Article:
Asthma symptoms can be nuisance for many people; but for others, asthma is a major medical problem that interferes with living a normal, active life. Severe asthma symptoms can be fatal. Consequently, it is important to treat symptoms as soon as you notice them, so they don’t become severe.

What is Asthma?

Asthma is a chronic lung disease that causes the airways of the lungs to swell and narrow, leading to wheezing, shortness of breath, chest tightness and coughing. During an asthma attack, the muscles surrounding the airways tighten and the lining of the air passages become inflamed, reducing the amount of air that can flow in and out of the lungs.

There are two types of asthma, allergic asthma and non-allergic asthma. Both types share the same symptoms; however the differences lie in their triggers. For people who have allergic asthma the most common triggers are: dust mite allergen, pollen, mold, and animal dander. A reaction may also be triggered by a food allergy. Some of the more common triggers for non-allergic asthma are: physical exercise, cold air, dry air, smoke, anxiety and the presence of a viral infection.

Image courtesy of National Heart Lung & Blood Institute.

Who is most at risk of developing asthma?

In the US asthma is the leading chronic disease in people under the age of 18. Among children, boys suffer with asthma more often than girls; however, adult men and women are affected equally. People who are obese are at higher risk of developing asthma and generally experience more severe symptoms.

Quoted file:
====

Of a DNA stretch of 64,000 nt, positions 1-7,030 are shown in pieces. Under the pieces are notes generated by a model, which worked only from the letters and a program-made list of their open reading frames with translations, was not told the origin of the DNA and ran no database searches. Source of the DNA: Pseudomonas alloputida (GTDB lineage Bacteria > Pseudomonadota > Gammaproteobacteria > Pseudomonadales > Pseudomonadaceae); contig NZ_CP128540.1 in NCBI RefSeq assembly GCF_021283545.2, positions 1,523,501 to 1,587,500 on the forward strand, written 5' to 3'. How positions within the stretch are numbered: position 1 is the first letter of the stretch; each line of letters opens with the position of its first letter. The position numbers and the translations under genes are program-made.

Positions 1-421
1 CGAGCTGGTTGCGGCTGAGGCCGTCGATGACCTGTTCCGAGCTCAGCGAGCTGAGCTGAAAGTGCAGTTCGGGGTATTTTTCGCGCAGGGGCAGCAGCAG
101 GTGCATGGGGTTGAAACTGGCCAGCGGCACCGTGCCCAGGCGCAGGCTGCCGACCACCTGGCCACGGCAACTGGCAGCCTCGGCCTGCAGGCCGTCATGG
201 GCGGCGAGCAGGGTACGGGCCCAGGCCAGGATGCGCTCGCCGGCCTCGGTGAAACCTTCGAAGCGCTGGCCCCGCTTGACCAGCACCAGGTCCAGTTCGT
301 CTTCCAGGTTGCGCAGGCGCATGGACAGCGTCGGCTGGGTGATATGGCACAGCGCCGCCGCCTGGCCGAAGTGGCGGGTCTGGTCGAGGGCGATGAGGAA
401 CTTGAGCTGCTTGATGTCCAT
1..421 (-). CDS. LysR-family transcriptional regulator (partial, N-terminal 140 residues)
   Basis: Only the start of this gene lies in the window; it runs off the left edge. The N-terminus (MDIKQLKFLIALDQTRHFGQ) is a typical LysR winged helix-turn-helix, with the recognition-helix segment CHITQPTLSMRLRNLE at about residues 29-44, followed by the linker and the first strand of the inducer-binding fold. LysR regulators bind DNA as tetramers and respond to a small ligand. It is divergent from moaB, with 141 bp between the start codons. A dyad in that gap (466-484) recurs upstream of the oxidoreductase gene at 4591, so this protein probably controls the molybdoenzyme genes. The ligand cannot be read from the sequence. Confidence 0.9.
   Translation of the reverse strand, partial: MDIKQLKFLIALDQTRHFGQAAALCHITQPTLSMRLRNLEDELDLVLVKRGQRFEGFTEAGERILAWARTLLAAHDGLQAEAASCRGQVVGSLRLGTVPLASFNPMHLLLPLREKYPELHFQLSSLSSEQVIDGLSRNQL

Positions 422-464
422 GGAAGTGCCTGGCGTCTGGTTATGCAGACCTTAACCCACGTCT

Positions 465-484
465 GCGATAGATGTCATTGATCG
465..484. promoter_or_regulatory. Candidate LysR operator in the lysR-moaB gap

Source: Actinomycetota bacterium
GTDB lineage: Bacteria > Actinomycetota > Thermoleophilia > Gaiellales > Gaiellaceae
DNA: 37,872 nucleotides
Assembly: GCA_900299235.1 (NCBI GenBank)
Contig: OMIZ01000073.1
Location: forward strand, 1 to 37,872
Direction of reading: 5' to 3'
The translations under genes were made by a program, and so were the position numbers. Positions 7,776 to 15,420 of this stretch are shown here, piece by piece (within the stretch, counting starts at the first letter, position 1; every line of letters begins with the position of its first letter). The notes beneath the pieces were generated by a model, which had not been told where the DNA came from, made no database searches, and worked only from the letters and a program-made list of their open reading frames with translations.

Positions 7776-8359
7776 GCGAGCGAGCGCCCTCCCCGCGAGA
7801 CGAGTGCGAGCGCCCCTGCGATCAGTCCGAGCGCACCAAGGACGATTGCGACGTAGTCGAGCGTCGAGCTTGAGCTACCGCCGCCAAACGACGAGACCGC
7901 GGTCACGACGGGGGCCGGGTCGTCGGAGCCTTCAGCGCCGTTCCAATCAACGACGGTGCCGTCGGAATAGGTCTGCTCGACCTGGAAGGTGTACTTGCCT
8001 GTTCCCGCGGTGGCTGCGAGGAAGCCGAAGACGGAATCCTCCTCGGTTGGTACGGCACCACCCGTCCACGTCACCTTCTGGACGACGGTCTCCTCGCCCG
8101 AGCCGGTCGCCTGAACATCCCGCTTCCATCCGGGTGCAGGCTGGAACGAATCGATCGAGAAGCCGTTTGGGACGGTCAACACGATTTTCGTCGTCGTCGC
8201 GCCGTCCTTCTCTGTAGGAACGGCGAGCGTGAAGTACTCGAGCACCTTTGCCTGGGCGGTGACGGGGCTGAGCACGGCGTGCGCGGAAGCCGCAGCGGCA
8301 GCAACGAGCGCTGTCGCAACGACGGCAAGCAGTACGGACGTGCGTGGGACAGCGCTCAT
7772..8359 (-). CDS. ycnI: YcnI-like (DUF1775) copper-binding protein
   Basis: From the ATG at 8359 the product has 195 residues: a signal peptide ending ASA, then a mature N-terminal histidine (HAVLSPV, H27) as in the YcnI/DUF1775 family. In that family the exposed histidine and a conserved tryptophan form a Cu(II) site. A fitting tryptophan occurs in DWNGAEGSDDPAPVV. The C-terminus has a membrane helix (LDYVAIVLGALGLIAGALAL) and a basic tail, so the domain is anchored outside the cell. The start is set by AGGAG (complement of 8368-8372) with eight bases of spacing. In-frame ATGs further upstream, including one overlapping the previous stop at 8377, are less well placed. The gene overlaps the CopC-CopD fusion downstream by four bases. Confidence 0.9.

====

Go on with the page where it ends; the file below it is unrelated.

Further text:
At the Kaplan Center our physicians have years of experience treating patients with chronic conditions such as asthma, and we completely reject the notion that “you just have to live with it.”

At your first visit, your Kaplan physician will take time exploring the onset of your condition, the specific nature of your symptoms and the overall status of your health. You’ll also be asked about the medications and therapies you’ve tried in the past, and what has and hasn’t worked for you. To gather additional information about your condition, specialized diagnostic laboratory testing may be necessary.

After reviewing all of the factors contributing to your condition, your physician will spend time talking with you about your diagnosis and working with you to create a customized and multi-dimensional treatment plan that addresses not only your immediate pain, but also any possible underlying or co-existing conditions that may be causing or aggravating your symptoms.

We offer a multitude of effective treatment options, including:

There is no cure for asthma, although symptoms can improve over time. With proper self-management and treatment, most people with asthma can lead active, healthy lives.

We’re here for you, and we want to help. Our goal is to return you to optimal health as soon as possible.

Please call (703) 532-4892 to schedule an appointment, or for more information please click here.